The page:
Friday, December 10, 2010

More pangasius controversy

WWF representative to arrive in Vietnam
The World Wide Fund for Nature (WWF) global seafood coordinator, Mark Powell, will visit Vietnam next week, according to the WWF Vietnam.

During his stay in Vietnam, Mr Powell will answer technical questions related to methods and procedures to assess tra fish production. He will also hold meetings with the Vietnam Association of Seafood Exporters and Producers (VASEP), reporters and other related parties.

In addition, WWF Vietnam has received a list of questions and the results of assessing tra and basa fish. This information has been transferred to the Directorate of Fisheries and the VASEP.

WWF Vietnam agreed on the Directorate of Fisheries’ recommendation that the WWF should remove Vietnam’s tra and basa fish from the Red List in their 2010-2011 consumer guidance manual while waiting for the results of the WWF assessment. Future assessments should also be carried out with the participation of all related parties.

Although WWF Vietnam is not involved in assessing Vietnam’s tra and basa fish, it said it should be responsible for participating in resolving the issue.

Earlier, in the 2010-2011 guidance manual on Vietnam’s tra fish for European consumers in Germany, Austria, Switzerland, Belgium, Norway and Demark, several WWF member organizations have moved Vietnam’s tra fish products from the Orange List (products that can be considered for use) to the Red List (products should not be used).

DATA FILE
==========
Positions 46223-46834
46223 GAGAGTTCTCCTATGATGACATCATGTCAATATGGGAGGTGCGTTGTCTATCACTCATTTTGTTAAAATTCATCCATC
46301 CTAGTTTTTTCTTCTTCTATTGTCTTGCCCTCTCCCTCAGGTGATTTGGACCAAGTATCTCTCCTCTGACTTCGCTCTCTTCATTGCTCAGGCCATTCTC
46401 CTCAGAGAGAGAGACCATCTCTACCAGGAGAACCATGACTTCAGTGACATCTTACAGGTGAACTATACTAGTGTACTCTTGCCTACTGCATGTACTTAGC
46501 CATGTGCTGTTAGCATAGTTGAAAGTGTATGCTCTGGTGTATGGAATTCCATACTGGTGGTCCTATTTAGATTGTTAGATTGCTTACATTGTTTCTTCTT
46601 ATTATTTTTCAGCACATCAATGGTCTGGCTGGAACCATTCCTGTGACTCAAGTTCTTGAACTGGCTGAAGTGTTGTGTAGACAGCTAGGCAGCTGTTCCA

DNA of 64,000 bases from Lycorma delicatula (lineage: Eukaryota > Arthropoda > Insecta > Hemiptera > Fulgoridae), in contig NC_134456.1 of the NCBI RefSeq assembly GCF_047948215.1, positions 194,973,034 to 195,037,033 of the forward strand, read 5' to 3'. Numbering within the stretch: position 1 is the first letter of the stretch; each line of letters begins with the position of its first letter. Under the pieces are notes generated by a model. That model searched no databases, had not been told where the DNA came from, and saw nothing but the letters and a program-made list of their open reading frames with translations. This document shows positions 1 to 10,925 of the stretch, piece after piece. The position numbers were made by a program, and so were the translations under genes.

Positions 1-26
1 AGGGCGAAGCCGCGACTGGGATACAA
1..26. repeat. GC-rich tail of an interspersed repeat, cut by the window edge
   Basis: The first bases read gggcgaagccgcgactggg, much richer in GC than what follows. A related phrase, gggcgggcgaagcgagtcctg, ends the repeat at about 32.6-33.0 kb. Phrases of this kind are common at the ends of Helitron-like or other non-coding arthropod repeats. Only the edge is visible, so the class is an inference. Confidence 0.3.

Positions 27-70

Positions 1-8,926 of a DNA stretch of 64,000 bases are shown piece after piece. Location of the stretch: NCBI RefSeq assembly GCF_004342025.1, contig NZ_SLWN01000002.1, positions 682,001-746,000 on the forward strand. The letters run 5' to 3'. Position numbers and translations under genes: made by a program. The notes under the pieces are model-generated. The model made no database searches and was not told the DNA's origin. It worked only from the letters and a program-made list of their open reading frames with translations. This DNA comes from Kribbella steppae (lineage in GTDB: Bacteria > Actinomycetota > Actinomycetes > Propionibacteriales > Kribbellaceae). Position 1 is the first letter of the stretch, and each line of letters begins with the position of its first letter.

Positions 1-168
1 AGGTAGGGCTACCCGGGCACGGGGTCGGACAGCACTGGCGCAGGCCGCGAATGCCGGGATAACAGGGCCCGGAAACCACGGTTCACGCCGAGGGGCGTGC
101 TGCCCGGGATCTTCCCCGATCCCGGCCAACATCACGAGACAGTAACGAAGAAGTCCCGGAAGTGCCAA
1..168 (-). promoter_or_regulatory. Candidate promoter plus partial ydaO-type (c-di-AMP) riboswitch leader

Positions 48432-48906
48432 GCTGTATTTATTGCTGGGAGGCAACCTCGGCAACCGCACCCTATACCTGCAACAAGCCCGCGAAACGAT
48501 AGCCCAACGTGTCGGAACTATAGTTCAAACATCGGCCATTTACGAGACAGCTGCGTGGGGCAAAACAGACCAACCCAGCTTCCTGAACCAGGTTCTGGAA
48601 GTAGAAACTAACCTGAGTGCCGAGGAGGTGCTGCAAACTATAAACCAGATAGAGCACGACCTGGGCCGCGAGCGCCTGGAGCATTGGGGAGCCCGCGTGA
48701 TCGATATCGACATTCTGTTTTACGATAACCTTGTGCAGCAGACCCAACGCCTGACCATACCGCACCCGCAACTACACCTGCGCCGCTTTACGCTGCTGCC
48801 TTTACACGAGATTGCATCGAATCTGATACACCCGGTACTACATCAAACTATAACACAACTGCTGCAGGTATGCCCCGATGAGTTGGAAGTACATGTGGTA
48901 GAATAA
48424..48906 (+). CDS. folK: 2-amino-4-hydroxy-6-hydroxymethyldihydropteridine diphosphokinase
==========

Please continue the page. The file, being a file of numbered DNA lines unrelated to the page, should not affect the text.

This information has been opposed by tra fish breeders and related seafood agencies in Vietnam as it lacks scientific foundation.

1 comment:

Anonymous said...

Hey, just wanted to say that I'm following your updates closely... I just spent three months traveling around Southeast Asia, including a trip up the Mekong that passed through Can Tho. On that trip I saw lots of tra farms along the river, and everywhere I went Vietnamese people sang the praises of tra farming. (I ate it many times, too, and it's tasty!)

I've also heard tra described enthusiastically by many Westerners, including Paul Greenberg, who praise the fish's great feed conversion rates. So to hear that tra has been red-listed, and that the WWF has deep concerns about the way it's farmed, is surprising and disappointing, since it's a fish with a lot of potential. I'm looking forward to seeing how this turns out.